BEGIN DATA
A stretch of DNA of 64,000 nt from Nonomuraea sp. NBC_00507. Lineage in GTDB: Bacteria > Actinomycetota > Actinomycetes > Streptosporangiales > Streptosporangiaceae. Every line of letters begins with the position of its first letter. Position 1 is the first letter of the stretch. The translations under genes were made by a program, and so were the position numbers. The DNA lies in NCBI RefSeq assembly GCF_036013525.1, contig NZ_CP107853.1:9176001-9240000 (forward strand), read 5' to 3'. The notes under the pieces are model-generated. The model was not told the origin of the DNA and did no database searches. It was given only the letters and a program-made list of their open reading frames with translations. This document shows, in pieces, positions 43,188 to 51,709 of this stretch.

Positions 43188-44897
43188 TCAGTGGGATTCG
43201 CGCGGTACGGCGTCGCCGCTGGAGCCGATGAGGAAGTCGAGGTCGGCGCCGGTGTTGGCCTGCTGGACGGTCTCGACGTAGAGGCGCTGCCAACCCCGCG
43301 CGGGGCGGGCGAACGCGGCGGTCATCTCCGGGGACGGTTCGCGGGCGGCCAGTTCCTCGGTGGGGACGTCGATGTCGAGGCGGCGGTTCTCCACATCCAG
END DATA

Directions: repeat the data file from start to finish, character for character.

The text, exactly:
A stretch of DNA of 64,000 nt from Nonomuraea sp. NBC_00507. Lineage in GTDB: Bacteria > Actinomycetota > Actinomycetes > Streptosporangiales > Streptosporangiaceae. Every line of letters begins with the position of its first letter. Position 1 is the first letter of the stretch. The translations under genes were made by a program, and so were the position numbers. The DNA lies in NCBI RefSeq assembly GCF_036013525.1, contig NZ_CP107853.1:9176001-9240000 (forward strand), read 5' to 3'. The notes under the pieces are model-generated. The model was not told the origin of the DNA and did no database searches. It was given only the letters and a program-made list of their open reading frames with translations. This document shows, in pieces, positions 43,188 to 51,709 of this stretch.

Positions 43188-44897
43188 TCAGTGGGATTCG
43201 CGCGGTACGGCGTCGCCGCTGGAGCCGATGAGGAAGTCGAGGTCGGCGCCGGTGTTGGCCTGCTGGACGGTCTCGACGTAGAGGCGCTGCCAACCCCGCG
43301 CGGGGCGGGCGAACGCGGCGGTCATCTCCGGGGACGGTTCGCGGGCGGCCAGTTCCTCGGTGGGGACGTCGATGTCGAGGCGGCGGTTCTCCACATCCAG